By Ethan Qualle
With the arrival of 2020, tensions between Iran and the United States have continued to grow. The United States issued the assassination of Qasem Soleimani, an Iranian general and key leader in Islamic revolutionary movements. This decision by the U.S. military was also made in part to Iran’s noncompliance with the 2015 Iran Nuclear Deal. Four days later, on Jan. 7, Iran’s military launched missiles to several United States military bases in Iraq; according to President Donald Trump, there were no casualties.
Soleimani was drafted into the anti-American military group in his late teens, and has stood by these values since then. According to TIME, “Soleimani was tasked with sabotaging the American effort in Iraq.” As a result of his killing, Iran launched missiles onto Al Asad Air Base, in northern Iraq.
Trump responded to the latest attack by addressing the nation in a speech. He stated, “Iran appears to be standing down, which is a good thing for all parties concerned and a very good thing for the world.” He also said, “Soleimani killed thousands of American military troops.”
This speech was made after impeachment proceedings in December of 2019, regarding Trump’s foreign interference in the 2020 presidential election.
In addition, the crash of Ukraine International Airlines flight PS752 has raised suspicion about the Iranian government’s integrity. Iranian authorities blamed “technical issues,” according to the BBC. Reports from the BBC claimed the crash to be caused by an “accidental” missile strike 15 kilometers north of Tehran’s Imam Khomeini International Airport, just two minutes after departure. It was later admitted by the Iranian Armed Forces that they were at “highest level of readiness” when the airliner was shot down; they believed the airliner was associated with the United States.
The New York Times reported that Iranian officials also did not perform the investigation with “universally accepted procedures,” in which Ukraine suggested that Iran would not have taken responsibility for the crash, in the absence of video and radar evidence.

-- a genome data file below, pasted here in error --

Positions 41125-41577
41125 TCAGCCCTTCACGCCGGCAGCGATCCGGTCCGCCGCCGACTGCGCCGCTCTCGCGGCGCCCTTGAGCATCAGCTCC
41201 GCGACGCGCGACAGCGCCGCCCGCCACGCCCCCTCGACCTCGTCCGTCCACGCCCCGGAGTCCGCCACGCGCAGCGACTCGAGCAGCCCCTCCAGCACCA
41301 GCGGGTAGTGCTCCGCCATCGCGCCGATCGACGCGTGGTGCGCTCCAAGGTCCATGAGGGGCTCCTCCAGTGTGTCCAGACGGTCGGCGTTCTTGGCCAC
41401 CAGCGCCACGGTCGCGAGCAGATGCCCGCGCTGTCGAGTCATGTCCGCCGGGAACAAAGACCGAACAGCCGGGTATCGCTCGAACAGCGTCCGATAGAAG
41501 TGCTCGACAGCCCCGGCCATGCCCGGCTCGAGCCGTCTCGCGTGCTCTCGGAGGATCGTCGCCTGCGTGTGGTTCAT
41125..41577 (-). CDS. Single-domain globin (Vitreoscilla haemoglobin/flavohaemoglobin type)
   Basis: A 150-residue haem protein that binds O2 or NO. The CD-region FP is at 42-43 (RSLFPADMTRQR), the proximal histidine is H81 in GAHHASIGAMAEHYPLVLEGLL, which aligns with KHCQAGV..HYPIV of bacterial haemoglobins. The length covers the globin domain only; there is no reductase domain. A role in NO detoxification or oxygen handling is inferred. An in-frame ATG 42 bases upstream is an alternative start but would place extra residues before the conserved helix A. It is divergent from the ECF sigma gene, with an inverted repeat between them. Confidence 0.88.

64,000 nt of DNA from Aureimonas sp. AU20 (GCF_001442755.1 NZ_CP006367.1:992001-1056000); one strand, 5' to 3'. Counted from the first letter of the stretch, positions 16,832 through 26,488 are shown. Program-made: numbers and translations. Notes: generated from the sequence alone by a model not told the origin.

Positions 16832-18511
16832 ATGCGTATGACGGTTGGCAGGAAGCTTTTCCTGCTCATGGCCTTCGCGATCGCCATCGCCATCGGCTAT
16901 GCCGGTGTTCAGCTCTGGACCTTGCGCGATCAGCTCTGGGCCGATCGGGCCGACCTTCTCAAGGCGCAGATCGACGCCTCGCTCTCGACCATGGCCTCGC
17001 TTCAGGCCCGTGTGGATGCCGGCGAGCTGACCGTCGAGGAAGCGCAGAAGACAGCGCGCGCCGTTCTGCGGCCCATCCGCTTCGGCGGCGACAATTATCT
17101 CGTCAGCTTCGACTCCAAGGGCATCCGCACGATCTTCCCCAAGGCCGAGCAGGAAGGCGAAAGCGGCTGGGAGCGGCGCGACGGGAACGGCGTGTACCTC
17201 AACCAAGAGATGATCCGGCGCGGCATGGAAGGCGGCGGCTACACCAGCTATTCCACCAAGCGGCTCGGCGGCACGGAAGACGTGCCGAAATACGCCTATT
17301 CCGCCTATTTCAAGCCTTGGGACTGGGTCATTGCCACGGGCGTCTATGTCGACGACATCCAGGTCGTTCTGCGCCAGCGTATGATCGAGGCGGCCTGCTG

As a result of the newfound use of missiles, some Americans have expressed concerns of the possibility of war and many are already calling it “World War III,” which has has been trending on many social media platforms. Teens and young adults have taken to TikTok, Twitter and Instagram discussing the possibility of being drafted and creating various memes about it.
Registered behavior technician and Florida Tech graduate student Anna Reick said, “The youths of our generation are internally scared of being drafted, and use humor as a defense mechanism; they are desensitized to war, having grown up during the Iraq War.”
Patricia Sullivan, a military policy researcher at the University of North Carolina at Chapel Hill, told The Washington Post, “I think there is almost no chance at all that the draft will be reinstated,” Sullivan said. “With Iran, there’s almost no chance that we’re getting into the kind of ground-war scenario that large numbers of ground troops would be needed and we would implement the draft.”
Some Florida Tech students have voiced their thoughts about taking the draft as a serious concern at this point and time in their lives.
“I am definitely worried about the war because of how the Iranians responded to the killing of one of their top generals,” said Farran Barker, a sophomore in business. “I am not worried about being drafted because I am enrolled in college. As the memes on Twitter are funny, this conflict is a very serious situation that should be treated as so.”
The last time the draft was in use was in December of 1972 for the Vietnam War. The draft was suspended in 1973 as a result of protests; according to the Selective Service System of the United States Army, college students may qualify for a student deterrent, given they are in good academic standing.
As reported by many news outlets, the United States and its allies are keeping a close eye on the situation in Iran. Trump has said that Iran “appears to be standing down” as of his speech made on Jan. 8. He is confident that despite the various missile strikes in Northern Iraq and the crash of Ukraine International Airlines flight PS752, the United States is willing to “embrace peace” with Iran and its people.